Thursday, June 12, 2008

June 12: 15 years after

EXACTLY 15 years ago, on June 12, 1993, Nigeria had what is today accepted as the freest and fairest presidential election in its post-independence history. The present flurry of activities, including declaration of public holiday by some states, to mark the day is therefore not unexpected. What is surprising is that the country's leadership, particularly at the national level, has continued to ignore the significance of June 12. To many pro-democracy activists, this attitude amounts to a denial of the truth, if not an abdication of responsibility.

To worsen this scenario is the reported comment of a former military Head of State, General Abdulsalami Abubakar (rtd) to the effect that June 12, 1993 is dead. Publicly, Abubakar urged Nigerians to forget June 12 on the ground that since it happened 15 years ago, the country should move forward. Expectedly too, his comment has attracted various comments including protests that he is trying to rewrite history.

Indeed, as a former national leader, Gen. Abubakar's remark is unfortunate, un-statesmanlike, and contemptuous of the facts represented by the June 12, 1993 election. We can discern from the comment, a deliberate attempt on the General's part to alter a glaring political fact, particularly when it is considered together with his insistence, at the same time, that the late despotic ruler, Gen. Sani Abacha was not in any way corrupt.

The General's position is not entirely surprising, since he is in any case, one of those who benefited, politically, in the long run, from the annulment of the June 12, 1993 presidential election. But he is not alone in this sad act of revisionism on the question of June 12. It will be recalled that the Obasanjo administration had failed consistently to recognise the June 12 election or the significance of the events surrounding it. Perhaps this is the most tragic historical misconception that the Obasanjo administration foisted on the country. General Abubakar may have felt duty-bound to protect the political interest of his predecessor in office. But he is wrong.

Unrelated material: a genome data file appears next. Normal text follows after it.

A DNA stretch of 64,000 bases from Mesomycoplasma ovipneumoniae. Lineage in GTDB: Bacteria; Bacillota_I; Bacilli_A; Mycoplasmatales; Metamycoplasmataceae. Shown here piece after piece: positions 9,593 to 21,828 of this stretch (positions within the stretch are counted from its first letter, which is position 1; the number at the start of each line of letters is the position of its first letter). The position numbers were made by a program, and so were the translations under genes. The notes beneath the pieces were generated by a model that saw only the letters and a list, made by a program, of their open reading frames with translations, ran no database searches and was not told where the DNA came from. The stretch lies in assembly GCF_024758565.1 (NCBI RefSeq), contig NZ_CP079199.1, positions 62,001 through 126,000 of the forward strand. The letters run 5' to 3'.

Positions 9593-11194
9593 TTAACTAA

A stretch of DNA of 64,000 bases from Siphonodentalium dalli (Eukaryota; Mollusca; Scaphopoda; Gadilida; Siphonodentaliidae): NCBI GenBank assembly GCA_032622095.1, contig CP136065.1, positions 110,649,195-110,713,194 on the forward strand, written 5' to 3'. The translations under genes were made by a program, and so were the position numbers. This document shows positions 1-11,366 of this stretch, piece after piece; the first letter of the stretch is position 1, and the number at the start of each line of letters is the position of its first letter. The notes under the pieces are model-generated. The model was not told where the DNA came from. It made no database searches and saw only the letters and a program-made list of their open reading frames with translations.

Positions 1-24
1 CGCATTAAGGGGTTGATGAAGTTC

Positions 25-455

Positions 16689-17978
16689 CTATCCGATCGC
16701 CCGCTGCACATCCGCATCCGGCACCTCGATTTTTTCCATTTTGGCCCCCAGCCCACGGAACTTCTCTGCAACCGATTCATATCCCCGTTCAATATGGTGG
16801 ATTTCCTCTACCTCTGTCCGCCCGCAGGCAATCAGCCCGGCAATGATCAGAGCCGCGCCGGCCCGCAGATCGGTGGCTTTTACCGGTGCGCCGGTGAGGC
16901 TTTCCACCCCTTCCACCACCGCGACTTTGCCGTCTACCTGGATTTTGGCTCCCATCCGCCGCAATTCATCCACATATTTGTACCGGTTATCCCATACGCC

June 12 cannot be wished away. On that day, 15 years ago, Nigeria held a Presidential election that was presumably intended to end a tortuous and seemingly interminable transition to civil rule under Gen. Ibrahim Babangida, the self-styled military president. Babangida seized power in a coup against his commander-in-chief, Gen. Muhammadu Buhari in August 1985. After about two years, he buckled under public pressure to announce a timetable for transition to a democratic government.

Initially, the Babangida regime announced October 1989 as its terminal date, but this way later changed to 1992 on the ground that the earlier date was no longer feasible. Eventually the ban on politics was lifted and 13 political parties emerged; but the military had set difficult conditions for party registration. There were attempts also to blackmail and intimidate those who showed interest in the Presidential race.

Soon enough, the 13 parties were arbitrarily dissolved. Later, the Armed Forces Ruling Council unilaterally decreed two political parties into existence namely the Social Democratic Party (SDP) and the National Republican Convention (NRC). By 1992, government had banned and unbanned many prominent politicians who sought to participate in the political transition process, in a manner that was highly suggestive of insincerity to give up power. Somehow, Nigeria did not boil over from this constant and needless tinkering with the process.

Fresh party conventions by the SDP in Jos in March 1993 resulted in the emergence of Chief Moshood Kashimawo Olawale Abiola as the Presidential candidate of the party. Alhaji Bashir Tofa was the presidential candidate of the NRC. By this time, Babangida's unwillingness to vacate office was already an open secret. This was most evident in his constant manipulation of the rules of the political game.

Not a few Nigerians believed that the Babangida regime designed the election date, June 12, 1993 to fail. The election was meant to hold during the rainy season in most parts of the country. There was also the much talked about Option A4, a system of voting whereby supporters of a candidate were expected to queue up behind the candidate in order to cast their votes. Under this framework, a Modified Open Ballot System was adopted for the June 12, 1993 Presidential election. The system was new, and it was thought that it would most probably precipitate electoral violence.

To heighten the political tension, the SDP presented a Moslem-Moslem ticket represented by Chief MKO Abiola and Baba Gana Kingibe, an arrangement that was also intended to fail. But to the astonishment of many, even the Christian Association of Nigeria (CAN) supported that ticket and urged all Christians to vote for Moslems! In the days leading to the election, Nigerians had never been more united. There were healthy debates all over the country, informed by a general consensus that the military should leave office.